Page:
I bought a Fujitsu Celvin Drive D100 (external USB HDD) as new and now I want to partition and format it for Linux use. I noticed however that at the factory they have left some empty space before (1 MiB) and after (2 MiB) the single NTFS partition. I called the Fujitsu helpdesk and they didn't seem to know why the unformatted space is there but – of course – recommended that I leave things as they are. Could there be something crucial hidden there or are the empty areas there for (data) safety reasons? Can I use the entire disk without problems? Please don't question my reasons for wanting 3 extra megabytes on a 2 terabyte HDD, I only want some information. ;-)
My first guess would be that they are some kind of reserved partitions for the external enclosure, but you said Fujitsu didn't know why they were there. I would leave them alone just for warranty purposes and to make sure it keeps working with the enclosure. It's only 3MB.
If you plan on taking the HDD out of the enclosure in the future, then remove them at that time.
I would expect that the first 1MB that is unallocated is because modern partition managers take account of the fact that they may be creating a partition on either a drive with 4kb sectors or an SSD and so the partition manager (for simplicities sake) will use a "one size fits all" approach rather than working out all the possible variations that will work for each type of drive.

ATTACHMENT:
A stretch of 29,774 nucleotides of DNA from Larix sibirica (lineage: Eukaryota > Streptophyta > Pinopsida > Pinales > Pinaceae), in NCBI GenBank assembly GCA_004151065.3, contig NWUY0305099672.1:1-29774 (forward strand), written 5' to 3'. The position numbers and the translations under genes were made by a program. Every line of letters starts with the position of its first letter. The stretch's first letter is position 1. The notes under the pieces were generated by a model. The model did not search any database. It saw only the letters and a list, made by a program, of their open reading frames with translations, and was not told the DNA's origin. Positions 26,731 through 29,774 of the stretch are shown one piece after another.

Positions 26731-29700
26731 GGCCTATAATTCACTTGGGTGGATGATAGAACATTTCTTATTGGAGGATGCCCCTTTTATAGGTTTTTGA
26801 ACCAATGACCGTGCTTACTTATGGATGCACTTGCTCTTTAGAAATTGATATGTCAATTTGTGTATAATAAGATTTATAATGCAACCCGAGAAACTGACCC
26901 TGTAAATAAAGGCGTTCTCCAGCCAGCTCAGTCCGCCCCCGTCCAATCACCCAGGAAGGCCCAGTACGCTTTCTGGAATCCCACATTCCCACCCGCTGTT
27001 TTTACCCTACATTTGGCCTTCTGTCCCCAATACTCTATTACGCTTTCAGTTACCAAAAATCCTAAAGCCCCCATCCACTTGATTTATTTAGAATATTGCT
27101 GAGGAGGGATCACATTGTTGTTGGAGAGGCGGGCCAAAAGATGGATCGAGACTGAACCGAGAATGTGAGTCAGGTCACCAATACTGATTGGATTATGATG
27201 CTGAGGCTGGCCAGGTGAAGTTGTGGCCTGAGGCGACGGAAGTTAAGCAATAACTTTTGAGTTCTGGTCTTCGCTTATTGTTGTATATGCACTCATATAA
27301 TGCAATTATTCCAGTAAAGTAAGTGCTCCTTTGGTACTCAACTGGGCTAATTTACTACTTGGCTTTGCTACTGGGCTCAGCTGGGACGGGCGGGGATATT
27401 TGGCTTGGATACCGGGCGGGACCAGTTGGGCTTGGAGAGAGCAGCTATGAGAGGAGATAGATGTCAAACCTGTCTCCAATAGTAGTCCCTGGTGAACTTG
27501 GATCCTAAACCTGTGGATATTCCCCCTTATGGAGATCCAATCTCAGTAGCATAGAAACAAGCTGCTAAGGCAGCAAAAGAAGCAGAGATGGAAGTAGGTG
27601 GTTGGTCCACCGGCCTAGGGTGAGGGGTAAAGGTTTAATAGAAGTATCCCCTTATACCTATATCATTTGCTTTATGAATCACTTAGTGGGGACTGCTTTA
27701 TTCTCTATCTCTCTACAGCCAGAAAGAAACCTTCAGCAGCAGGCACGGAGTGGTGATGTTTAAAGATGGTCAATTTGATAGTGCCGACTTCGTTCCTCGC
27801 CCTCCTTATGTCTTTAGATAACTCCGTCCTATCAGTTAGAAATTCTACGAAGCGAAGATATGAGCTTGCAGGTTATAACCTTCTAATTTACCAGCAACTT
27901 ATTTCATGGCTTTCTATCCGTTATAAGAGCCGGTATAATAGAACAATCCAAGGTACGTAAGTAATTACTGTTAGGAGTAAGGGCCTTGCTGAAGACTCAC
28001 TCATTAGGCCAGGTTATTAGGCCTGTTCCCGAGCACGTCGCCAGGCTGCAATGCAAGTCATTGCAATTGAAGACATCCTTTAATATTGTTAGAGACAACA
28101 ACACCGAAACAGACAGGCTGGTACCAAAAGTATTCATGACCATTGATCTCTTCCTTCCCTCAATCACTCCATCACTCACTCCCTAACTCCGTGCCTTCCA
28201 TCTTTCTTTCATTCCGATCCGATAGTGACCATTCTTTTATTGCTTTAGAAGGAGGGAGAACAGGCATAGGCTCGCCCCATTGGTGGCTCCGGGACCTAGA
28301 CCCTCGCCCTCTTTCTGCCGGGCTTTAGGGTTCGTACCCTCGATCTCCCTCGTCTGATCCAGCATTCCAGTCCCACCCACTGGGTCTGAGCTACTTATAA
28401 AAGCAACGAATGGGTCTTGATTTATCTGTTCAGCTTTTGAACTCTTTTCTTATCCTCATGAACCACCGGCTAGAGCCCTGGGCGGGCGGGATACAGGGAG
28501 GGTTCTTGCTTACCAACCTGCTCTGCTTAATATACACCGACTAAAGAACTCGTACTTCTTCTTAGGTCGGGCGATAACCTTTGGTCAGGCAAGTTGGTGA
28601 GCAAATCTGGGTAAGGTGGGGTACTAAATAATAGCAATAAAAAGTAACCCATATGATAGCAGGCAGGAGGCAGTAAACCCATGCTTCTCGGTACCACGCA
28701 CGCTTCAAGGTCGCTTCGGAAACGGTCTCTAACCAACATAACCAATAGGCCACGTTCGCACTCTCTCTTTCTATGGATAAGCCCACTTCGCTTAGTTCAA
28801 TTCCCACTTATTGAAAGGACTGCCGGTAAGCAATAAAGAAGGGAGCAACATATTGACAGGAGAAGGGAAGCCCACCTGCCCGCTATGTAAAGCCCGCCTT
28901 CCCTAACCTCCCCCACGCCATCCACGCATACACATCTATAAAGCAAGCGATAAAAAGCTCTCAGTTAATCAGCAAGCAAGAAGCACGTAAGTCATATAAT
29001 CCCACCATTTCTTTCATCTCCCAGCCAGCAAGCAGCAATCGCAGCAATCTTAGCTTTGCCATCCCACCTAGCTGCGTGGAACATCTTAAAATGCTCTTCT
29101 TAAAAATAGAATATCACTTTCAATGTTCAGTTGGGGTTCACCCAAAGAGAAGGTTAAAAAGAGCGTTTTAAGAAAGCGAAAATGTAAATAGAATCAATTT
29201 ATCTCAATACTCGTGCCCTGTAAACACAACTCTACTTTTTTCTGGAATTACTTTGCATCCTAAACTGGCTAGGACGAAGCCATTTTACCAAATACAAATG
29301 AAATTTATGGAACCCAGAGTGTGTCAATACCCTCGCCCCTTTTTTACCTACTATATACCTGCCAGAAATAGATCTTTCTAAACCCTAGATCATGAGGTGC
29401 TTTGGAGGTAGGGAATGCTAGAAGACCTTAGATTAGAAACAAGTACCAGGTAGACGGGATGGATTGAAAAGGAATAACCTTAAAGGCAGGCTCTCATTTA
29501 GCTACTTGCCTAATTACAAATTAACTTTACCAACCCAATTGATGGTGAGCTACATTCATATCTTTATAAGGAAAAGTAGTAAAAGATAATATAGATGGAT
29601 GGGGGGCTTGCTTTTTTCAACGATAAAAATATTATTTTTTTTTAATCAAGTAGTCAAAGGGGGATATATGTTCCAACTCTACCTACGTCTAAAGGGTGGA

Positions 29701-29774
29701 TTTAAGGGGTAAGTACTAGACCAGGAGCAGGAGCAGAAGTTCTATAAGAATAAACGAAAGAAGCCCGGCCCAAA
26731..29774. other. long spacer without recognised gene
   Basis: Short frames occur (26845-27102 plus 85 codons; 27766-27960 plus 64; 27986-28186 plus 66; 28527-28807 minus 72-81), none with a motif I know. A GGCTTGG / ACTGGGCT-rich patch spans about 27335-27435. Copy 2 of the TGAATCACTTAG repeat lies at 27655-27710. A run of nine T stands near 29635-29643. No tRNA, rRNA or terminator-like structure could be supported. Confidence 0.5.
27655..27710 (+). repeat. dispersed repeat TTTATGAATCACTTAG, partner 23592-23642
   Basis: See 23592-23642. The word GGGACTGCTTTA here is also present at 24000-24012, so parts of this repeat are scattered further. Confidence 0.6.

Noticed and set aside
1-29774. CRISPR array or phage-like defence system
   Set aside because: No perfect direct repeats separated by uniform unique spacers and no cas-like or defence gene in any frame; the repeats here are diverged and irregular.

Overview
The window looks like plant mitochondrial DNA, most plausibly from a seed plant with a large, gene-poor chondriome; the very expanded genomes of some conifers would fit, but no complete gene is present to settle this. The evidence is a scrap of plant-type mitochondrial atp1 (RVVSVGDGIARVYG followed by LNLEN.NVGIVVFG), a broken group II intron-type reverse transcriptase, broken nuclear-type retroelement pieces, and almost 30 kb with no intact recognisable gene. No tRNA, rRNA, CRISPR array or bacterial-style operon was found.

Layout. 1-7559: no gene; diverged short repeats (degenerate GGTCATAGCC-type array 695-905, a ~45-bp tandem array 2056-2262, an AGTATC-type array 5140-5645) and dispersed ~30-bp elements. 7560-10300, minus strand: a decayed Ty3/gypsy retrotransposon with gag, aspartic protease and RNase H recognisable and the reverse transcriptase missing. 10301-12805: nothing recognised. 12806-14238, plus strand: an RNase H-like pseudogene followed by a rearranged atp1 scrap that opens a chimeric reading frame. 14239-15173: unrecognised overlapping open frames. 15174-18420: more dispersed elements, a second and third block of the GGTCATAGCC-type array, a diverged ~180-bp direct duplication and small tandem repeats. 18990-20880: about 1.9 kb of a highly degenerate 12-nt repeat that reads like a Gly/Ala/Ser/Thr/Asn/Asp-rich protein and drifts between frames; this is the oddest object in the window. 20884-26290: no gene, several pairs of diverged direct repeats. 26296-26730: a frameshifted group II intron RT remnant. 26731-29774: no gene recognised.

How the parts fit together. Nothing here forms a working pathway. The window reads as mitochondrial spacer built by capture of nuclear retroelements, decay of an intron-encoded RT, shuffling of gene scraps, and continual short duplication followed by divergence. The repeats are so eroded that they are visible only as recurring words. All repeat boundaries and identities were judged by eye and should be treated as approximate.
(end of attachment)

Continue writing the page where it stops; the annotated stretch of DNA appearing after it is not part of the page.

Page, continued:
Both the 4kb Advanced Format drives and SSDs require the partitions to be aligned to the cluster (or SSD erase cell) for optimum performance and the 1MB gap at the start of the disk is a nice common figure that will work for both types.
Heck on a several hundred gigabyte drive 1MB is nothing to worry about.
As to the 2MB at the end of the drive, chances are that whatever partition manager was used simply rounded up or down some particular number and ended up with a small bit of space left over at the end of the disk when it created the partition. I've seen it happen quite often on various drives and from various operating systems partition managers.
In the long run you probably shouldn't care as 3MB is an absolute tiny amount of space compared to modern many-hundred-gigabyte drives and reclaiming it is not really going to mean you can store that much more data, maybe 1 mp3 or a some documents.
I'm the same person as the original poster; I just created an account so I can't select the best answer and whatnot.
I did something like Synetech inc. suggested. The beginning of the drive contains a boot sector of some kind and then this hexa string over and over again: e8 97 d1 c3. The end of the drive is just zeros. I read JdeBP's link and it now seems that the extra space is there just because some Windows partitioning tool likes to do it that way (to make the drive efficient). I think I can use the whole hard drive (leaving space for a boot loader) without problems as no-one reported them. I can't imagine this drive uses Advanced Format but better play it safe by using 8-sector limits.
This is how I made a back-up of the drive:
Then I put everything in a compressed archive file. I can restore the drive to its current state should a warranty issue arise. Thanks for everyone's input.